Sunday, October 5, 2014

Journal Reflection #3

Sansing, C. (2014). On Net Neutrality. Knowledge Quest, 43(1), 14-15.

     This article explains what Net Neutrality is exactly and how it effects schools.  "'Net neutrality' describes an internet that passes along all bits of information at an equal rate" (Sansing, 2014).  However, no net neutrality means that service providers can slow down incoming information by throttling the web site and it can throttle the other way to speed other sites up.  This presents a problem when we are dealing with intellectual freedom.  
     Sansing brings up four concerns of how not having an open internet can effect our students.  The first piece is political, which connects to the last article I wrote.  What happens when the large publishing group and the large service provider decides to team up?  Will information from any of the competitors ever be reaching our students?  Will they have the ability to look at multiple sources to  decide reliability on their own?  Or will time constraints make them choose where to go?
     The second concern is censorship and as a librarian who believes in the freedom of speech, reading, and speaking, this really made me think.  Will schools state that the network is open, but instead of filtering sites will we discover that instead the information is being throttled?
     Standardization of schooling and the hand the corporations have in it is a third concern.  Will we be forced to engage with product (Sansing, 2014) instead of with our peers?  If more money is being spent on a specific site that is not being throttled, will we be highly encouraged to use that website?
     Lastly, are we teaching students what can actually be done on the internet in a way that challenges how they think?  If we buy certain products and services and we use only those, how do we justify teaching, showing, and experimenting with things that are not in that box?  If learning becomes too focused than what we show them and what we do becomes too rigid and we never have to ability to let them see outside that internet box we created.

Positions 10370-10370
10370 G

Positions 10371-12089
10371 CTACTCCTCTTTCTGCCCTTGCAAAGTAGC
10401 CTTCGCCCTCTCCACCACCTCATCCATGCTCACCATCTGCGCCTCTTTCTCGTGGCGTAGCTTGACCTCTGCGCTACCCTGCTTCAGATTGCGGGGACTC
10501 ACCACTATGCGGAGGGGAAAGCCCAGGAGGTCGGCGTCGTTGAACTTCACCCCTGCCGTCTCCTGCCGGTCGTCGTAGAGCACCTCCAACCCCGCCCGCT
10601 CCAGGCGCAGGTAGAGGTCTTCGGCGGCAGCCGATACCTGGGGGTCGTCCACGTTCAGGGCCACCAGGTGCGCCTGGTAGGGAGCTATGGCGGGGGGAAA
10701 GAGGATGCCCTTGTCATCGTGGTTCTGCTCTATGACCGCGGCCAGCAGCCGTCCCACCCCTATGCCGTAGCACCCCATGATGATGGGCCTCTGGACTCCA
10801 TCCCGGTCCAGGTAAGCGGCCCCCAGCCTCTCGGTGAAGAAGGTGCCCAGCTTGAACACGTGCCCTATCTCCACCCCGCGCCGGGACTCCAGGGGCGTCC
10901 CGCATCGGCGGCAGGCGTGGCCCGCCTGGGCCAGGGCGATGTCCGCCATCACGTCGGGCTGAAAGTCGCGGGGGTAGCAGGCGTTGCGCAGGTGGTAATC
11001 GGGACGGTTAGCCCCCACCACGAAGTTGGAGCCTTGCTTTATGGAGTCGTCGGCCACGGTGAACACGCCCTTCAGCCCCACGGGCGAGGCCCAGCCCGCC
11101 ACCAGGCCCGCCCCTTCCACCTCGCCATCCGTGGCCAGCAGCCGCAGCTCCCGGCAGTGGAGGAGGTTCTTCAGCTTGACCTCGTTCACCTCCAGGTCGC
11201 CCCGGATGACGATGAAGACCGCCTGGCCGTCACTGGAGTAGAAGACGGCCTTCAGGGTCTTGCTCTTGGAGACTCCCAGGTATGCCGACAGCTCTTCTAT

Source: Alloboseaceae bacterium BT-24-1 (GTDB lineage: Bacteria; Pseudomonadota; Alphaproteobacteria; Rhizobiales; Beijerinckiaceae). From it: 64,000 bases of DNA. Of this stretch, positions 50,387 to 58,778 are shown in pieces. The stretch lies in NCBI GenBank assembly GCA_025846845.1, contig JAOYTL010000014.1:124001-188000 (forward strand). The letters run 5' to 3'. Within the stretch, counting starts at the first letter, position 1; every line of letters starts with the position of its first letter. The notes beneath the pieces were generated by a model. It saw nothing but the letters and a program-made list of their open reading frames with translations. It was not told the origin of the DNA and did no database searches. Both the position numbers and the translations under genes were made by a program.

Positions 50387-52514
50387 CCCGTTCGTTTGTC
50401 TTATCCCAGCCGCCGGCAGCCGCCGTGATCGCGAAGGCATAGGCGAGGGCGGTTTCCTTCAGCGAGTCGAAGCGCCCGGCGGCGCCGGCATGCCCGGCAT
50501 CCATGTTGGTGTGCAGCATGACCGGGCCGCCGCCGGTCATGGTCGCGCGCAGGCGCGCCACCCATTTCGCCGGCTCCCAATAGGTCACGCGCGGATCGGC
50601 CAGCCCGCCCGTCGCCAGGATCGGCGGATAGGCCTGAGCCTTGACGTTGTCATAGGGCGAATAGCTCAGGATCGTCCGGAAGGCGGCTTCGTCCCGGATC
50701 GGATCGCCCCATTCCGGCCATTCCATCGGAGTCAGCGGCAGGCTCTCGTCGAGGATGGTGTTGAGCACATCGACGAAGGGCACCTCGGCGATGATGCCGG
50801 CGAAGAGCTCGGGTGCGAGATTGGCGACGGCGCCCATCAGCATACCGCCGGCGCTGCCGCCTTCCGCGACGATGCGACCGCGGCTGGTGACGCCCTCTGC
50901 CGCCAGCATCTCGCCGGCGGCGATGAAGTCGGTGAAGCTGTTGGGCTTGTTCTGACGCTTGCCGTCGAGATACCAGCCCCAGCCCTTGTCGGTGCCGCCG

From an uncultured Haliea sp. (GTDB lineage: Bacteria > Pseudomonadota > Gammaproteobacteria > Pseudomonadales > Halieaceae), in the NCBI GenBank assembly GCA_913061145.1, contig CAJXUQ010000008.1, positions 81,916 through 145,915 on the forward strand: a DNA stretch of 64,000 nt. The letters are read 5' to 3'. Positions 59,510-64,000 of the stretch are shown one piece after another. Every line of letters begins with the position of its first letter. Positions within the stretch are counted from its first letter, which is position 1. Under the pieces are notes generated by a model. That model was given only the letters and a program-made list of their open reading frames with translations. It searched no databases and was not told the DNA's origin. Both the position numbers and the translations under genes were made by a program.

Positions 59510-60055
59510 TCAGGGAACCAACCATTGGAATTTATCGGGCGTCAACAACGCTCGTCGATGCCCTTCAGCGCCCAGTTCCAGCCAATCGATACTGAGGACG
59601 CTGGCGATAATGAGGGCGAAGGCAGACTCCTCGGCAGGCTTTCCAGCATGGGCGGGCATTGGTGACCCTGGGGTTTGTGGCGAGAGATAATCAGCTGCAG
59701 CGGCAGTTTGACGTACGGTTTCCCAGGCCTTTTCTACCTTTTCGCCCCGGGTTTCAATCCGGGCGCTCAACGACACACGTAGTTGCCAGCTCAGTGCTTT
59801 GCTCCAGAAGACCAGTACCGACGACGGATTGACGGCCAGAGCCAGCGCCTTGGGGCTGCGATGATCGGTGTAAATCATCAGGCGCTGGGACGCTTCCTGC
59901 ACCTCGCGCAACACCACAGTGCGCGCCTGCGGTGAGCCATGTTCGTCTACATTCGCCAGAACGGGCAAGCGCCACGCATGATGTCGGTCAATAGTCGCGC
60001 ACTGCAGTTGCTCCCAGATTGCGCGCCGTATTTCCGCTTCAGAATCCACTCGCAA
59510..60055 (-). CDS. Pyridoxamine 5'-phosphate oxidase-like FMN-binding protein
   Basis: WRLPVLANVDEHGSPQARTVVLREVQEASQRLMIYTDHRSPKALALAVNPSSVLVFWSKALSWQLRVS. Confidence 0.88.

Sansing brings up some great thoughts on why net neutrality is so important to teach students to express themselves as well as to think for themselves.

     I think my favorite quote in this article, by far was "Helping kids do inquiry-based research on a controversial issue is not the same as being free to do those things." (Sansing, 2014).  I feel so strongly about taking chances and learning.  To read about something that makes you uncomfortable gives you the opportunity to really make a decision about it.  In fact, an old professor told me that at least 25% of your library collection should make you uncomfortable.  I believe in that.  So, in theory, 25% of what we let kids research on the internet should make us uncomfortable as well.  In my school we do a large debate project that does focus on topics that are controversial.  It is important to guide them through this process to gather the proper information.  As this is being done, we must let them explore all kinds of sources without having the website on abortion throttled.  The freedom to learn should not come at a cost.

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